Zach Thomas believes the best moment of his career came at the beginning.
“It sounds like a good story or corny or whatever, but before I stepped out on the field my first NFL game, I knew I had my opportunity of a lifetime against the New England Patriots in 1996,” Thomas recalled this week. “They’re doing the national anthem and I got teary-eyed because I just knew I had already won. I knew the only thing that could stop me from having an NFL career at that point was an injury.
“I knew I already had my position. I knew I had an opportunity. I knew I wasn’t going to take anything for granted. I knew I was going to hang on to it all.”
Jason Taylor believes the best moment of his career came at the end.
“There were a lot of good times, but for me it was being carried off the field my last game,” Taylor said after listening to Thomas and thinking back to the 2011 season-finale against the Jets.
“It was nice to come off with a win. And being carried off and not really wanting to be up there and fighting it a little at first … it felt a little awkward at first. But then it started feeling good. It felt right. That was special. That was pretty cool.”
Ironic isn’t it? Jason Taylor and Zach Thomas, bonded so tightly they are family, enjoyed their finest moments at the polar opposite ends of their excellent careers.
Those disparate experiences serve as bookends to what was 15 memorable years in Dolphins history. The duo represented what was great about the franchise in those good times — and there were many of those, including playoff berths from 1997 to 2001. They also showed what was classy about the franchise in tough times — including that 1-15 season in 2007.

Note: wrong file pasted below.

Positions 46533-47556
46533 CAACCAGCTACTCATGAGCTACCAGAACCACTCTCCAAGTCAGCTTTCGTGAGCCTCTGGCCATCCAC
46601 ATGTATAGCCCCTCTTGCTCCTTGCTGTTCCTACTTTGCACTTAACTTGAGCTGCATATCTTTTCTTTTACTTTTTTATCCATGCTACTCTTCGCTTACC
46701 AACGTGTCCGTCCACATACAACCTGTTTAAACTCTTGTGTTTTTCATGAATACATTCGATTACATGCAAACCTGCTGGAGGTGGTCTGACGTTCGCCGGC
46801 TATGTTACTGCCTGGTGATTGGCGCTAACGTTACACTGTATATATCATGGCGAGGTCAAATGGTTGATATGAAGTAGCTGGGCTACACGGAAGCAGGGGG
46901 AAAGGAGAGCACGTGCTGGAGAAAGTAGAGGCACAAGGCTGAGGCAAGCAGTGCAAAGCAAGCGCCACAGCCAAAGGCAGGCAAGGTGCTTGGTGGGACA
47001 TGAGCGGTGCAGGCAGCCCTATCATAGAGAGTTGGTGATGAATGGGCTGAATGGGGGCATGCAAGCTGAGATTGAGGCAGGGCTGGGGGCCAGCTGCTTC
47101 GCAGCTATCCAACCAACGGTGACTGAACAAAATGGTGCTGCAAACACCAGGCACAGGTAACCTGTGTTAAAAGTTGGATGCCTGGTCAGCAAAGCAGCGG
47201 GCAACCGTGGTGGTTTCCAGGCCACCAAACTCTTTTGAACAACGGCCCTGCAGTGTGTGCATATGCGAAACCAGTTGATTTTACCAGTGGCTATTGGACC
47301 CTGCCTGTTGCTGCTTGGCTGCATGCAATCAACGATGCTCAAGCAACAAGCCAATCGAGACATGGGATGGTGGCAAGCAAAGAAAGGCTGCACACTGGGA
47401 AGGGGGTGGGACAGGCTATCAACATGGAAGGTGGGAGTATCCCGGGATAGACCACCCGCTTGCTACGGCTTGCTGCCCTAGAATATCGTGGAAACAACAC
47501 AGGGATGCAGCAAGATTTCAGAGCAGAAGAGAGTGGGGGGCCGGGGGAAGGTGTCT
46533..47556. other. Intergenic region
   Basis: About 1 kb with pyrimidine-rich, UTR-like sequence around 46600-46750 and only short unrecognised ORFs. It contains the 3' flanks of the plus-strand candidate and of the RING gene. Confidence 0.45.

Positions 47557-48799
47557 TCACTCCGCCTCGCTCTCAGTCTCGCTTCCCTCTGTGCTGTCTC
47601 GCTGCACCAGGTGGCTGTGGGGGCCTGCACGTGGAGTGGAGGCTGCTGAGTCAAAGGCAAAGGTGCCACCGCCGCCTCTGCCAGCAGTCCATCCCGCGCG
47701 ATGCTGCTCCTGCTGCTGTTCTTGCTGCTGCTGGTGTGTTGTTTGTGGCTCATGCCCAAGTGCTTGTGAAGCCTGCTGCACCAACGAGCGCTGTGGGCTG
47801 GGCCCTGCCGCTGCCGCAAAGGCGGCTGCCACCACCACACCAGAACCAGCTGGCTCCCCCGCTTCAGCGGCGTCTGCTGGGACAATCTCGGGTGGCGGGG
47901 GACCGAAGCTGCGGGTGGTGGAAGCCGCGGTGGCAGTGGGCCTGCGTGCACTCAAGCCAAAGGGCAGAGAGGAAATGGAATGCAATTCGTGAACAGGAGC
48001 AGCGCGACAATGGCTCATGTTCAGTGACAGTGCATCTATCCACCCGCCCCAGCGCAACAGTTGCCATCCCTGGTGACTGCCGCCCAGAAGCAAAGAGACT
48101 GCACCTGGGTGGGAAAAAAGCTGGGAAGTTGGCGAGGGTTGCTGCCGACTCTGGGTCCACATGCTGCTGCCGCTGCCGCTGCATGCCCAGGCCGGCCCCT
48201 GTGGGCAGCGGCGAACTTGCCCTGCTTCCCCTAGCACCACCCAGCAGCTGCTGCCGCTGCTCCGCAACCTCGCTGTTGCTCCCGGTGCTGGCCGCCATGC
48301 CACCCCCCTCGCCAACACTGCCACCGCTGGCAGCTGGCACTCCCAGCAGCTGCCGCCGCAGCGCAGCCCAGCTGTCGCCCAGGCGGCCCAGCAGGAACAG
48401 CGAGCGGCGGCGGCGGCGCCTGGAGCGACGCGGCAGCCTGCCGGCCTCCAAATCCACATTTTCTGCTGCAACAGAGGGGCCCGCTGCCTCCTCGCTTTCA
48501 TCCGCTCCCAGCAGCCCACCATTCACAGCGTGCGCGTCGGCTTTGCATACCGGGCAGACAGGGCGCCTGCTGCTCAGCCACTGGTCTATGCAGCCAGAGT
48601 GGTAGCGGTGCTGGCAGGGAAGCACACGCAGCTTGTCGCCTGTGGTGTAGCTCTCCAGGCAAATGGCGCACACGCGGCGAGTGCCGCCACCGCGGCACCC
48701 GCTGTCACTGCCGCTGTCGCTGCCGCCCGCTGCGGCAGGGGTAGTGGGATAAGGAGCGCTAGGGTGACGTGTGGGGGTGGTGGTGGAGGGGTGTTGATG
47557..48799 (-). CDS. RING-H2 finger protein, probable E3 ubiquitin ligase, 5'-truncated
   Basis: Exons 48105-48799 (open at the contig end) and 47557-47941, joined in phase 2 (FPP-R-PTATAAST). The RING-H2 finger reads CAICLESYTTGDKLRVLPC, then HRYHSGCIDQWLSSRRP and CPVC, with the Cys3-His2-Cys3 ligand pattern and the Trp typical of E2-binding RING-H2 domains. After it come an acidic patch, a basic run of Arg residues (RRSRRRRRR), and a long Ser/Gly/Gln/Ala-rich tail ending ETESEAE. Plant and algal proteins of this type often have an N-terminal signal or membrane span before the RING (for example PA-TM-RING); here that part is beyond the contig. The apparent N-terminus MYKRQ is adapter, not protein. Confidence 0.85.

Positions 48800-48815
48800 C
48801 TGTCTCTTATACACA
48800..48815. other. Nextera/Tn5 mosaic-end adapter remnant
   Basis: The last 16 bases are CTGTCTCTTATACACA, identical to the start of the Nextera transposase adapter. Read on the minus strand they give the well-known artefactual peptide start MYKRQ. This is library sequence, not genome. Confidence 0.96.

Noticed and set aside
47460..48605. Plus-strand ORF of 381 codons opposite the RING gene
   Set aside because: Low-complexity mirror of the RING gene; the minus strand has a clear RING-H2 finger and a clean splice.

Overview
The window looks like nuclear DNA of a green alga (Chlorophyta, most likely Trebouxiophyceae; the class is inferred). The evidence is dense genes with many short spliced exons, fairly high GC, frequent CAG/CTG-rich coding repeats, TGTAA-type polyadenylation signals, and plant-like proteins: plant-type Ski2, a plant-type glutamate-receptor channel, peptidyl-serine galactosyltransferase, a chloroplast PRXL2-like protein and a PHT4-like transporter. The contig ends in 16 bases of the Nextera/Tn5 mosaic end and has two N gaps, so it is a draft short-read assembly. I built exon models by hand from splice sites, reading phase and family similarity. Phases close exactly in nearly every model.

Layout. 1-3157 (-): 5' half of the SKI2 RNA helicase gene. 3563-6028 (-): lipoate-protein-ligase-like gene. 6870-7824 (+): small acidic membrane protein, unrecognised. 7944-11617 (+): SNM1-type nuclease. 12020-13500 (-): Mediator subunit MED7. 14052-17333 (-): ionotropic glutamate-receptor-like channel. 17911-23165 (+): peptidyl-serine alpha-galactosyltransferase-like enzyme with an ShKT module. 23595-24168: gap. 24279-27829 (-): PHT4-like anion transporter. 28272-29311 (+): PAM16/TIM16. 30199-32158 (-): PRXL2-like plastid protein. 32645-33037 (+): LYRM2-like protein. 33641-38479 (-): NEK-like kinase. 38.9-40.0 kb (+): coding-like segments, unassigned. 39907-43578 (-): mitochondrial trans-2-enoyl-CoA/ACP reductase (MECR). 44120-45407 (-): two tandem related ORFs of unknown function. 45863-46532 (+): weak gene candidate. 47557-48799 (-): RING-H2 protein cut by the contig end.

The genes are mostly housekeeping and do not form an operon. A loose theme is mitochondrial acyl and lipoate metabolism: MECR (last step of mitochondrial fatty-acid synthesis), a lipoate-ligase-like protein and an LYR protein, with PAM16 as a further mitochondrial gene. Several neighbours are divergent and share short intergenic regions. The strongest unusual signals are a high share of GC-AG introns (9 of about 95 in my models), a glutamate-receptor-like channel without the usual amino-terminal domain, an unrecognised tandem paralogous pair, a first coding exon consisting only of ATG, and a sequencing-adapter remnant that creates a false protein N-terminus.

Thomas and Taylor were the franchise’s signature players to a generation of fans that no longer had Dan Marino to root for. And that’s only one reason on Sunday both will be added to the team’s Honor Roll.
These guys were often the best players on their team. They were among the finest at their positions around the league. But they didn’t really look the part early in their careers.
Thomas was a too-short linebacker drafted in the fifth round by Jimmy Johnson in 1996. My first conversation with him was 20-minute exchange in which the rookie talked of finding a barber in South Florida.
“I got to talking with the guy and told him I’m a football player,” Thomas said. “He asked me what high school team I play for.”
My first long chat with Taylor came in 1998. He wasn’t a rookie third-round pick anymore, but he was still trying to find himself. He talked of trying to please people who said he was too skinny. He talked of worrying about having a string of games in which he did not get a sack.
And then he made this announcement: “You know what, I’m trying to disconnect from all that crap. At some point I have to accept that I’m 242 pounds. At some point I have to accept I may go a game or two or three without a sack. When it’s all said and done, if I do what I’m supposed to do, years from now I don’t think those things will matter.”
Most of today’s Dolphins don’t talk like that. They’re too worried about upsetting a coach or motivating an opponent or simply not fitting a mold. Thank God Thomas and Taylor didn’t fit molds.